Decided to take a break from my daily morning puerh ritual and brew me some Dancong. It must be well over a year since I had any oolong at all so I searched my cupbord and found this one hiding in the corner, still wrapped up in a foil bag. For me Jing Tea Shop is my “go to” place for oolongs, especially Dancong. Their Milan AAA is delightful (I still have half a bag left from their 2012 Spring press) and I remember this one also being excellent. The Song Zhong Dancong is definitely one of their pricier teas…I remember paying about $50 for a 50 gram bag.
Anyway, I decided to steep 6 grams in my 130ml yixing to see how things have come along. Here are my notes…
Strong, fruity aroma from the dry leaves…still smells good. I don’t bother rinsing the leaves but do my first proper steep at roughly 10 seconds. Before sipping I smell the wet leaves…VERY fruity, acidic citrus aromas, zesty lemon? Sipping the first steep I am reminded why I always bought Dancong from Jing…it is excellent. Nice and smooth, great balance of sweet honey and citrus fruitiness, slight nutty textures, mild “dry mouth” affect that brings out more complex flavours that end up dancing on your tongue and at the back of the throat, VERY long finish.
Several steeps go by and it is more of the same…massive bursts of fruits…beginning to feel some nice energy coming from this, not really calming but more aggressive in nature. I think it’s strongest characteristic is its long finish, as all the complex flavours keep your mouth and tongue “entertained” for ages. Monitoring steeping times I feel is rather important because if you steep for too long the fruity tones negates all the returning sweetness. Good durability in this one as well…you can steep multiple times which yield the same excellent results.
So, this is an excellent example of a Dancong done right. It is just as good as I remember it to be. However, there is a slight sting in the tale. I love puerh too much now that other teas become a little insignificant. It certainly made a nice change, but come this evening I will be going back to drinking the tea that completely changed my way of thinking on what tea really is all about. In my opinion nothing will beat the joy of drinking a great, high quality puerh. It’s the little things that matter…the ritual of carefully breaking apart a cake or tuo, the differing contrasts between sheng and shu, wet and dry storage, differences between young and aged, and also the transformation that happens when a puerh suprises you after aging it for a while. I am simply addicted to puerh!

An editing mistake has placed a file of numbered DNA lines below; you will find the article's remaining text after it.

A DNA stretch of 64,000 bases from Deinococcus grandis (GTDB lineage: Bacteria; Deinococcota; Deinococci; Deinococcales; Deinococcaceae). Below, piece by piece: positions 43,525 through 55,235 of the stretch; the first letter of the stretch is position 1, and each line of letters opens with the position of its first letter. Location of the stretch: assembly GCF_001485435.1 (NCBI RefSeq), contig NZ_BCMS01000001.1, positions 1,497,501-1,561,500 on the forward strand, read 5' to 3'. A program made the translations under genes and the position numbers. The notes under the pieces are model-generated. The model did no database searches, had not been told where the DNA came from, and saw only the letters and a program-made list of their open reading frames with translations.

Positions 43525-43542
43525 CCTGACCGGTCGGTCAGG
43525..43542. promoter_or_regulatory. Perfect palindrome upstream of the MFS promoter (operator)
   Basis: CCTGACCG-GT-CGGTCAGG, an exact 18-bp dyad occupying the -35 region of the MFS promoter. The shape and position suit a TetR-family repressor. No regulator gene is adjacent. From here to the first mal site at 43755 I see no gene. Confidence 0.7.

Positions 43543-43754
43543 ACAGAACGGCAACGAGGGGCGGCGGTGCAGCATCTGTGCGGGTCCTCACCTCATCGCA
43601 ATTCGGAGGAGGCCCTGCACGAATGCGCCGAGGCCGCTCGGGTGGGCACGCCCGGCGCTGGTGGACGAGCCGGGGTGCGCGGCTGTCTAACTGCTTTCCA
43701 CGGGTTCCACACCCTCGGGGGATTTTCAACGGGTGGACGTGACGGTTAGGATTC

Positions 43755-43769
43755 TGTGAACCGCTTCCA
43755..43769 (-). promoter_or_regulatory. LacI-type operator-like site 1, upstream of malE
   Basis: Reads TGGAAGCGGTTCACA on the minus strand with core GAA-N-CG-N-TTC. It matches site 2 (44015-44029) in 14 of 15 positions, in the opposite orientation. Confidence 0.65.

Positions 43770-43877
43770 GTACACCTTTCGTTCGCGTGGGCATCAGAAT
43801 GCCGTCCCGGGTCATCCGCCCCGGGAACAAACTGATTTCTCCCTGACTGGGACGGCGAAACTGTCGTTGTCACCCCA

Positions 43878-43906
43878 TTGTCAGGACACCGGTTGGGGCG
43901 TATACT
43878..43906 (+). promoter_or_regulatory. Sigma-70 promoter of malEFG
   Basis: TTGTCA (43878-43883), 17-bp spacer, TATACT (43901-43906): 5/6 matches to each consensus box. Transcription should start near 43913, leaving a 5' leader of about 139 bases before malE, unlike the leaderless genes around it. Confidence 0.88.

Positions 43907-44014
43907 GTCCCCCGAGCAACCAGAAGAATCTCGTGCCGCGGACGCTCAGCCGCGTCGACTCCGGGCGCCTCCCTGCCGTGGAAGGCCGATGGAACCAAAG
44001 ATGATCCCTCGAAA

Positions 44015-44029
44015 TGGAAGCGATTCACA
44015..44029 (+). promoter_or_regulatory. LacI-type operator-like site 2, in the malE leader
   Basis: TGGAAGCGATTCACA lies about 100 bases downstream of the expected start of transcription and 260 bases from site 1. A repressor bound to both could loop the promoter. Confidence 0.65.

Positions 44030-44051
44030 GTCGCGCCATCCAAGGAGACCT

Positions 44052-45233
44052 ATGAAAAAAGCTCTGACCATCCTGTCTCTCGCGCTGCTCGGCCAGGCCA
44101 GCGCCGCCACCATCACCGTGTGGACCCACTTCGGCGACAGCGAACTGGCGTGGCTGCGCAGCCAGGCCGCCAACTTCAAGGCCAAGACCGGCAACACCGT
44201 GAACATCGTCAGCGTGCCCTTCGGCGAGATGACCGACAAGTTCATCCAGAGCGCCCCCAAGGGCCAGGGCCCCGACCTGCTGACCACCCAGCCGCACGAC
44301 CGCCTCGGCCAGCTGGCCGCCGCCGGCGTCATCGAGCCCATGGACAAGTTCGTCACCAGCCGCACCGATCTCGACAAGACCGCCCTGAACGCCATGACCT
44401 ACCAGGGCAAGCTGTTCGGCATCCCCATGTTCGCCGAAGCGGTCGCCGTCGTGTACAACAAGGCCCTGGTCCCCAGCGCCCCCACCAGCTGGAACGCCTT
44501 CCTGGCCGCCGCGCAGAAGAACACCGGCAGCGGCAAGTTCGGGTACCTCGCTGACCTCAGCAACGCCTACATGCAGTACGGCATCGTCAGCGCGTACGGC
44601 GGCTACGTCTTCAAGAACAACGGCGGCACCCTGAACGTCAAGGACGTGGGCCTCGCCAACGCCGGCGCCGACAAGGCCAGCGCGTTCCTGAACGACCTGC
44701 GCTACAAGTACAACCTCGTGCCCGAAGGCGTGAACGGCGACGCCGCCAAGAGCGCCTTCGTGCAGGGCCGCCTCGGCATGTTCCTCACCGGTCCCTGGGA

Flavors: Citrus, Fruity, Sweet
Received as a sample from Jing Tea Shop with an order of some assorted (mostly white) teas.
Amber color. Very smoky, earthy, peaty. Maybe I didn’t steep it for long enough, but it doesn’t seem as heavy as most black teas. Complex and very interesting. Unfortunately, doesn’t re-steep very well.
Flavors: Clay, Earth, Peat, Smoke, Tobacco
Origine: Fu Jian Province
Harvesting area: Inner Wu Yi
Harvesting: ~ 600 meters above sea level
Plantation altitude: Spring 2012
Tea varietal: Shui Xian
This Wu Yi Shui Xian was heavily fermented and baked with hard wood charcoal thus making it a oolong tea that can be stored for a few years.
Eye: Light amber
Nose: Toasty, flowery, touch of acidity and sweetness
Mouth: Medium thick tea liquor, mild acidity, flowery, good freshness, long and sweet aftertaste
I copied most recent info on this tea sample i got.
This tea is great. Toasty, roasty, sweet, stone fruit notes, raw nuts(cashew?) and some cannabis. Long lingering sweet aftertaste.
6g 100ml gaiwan 195F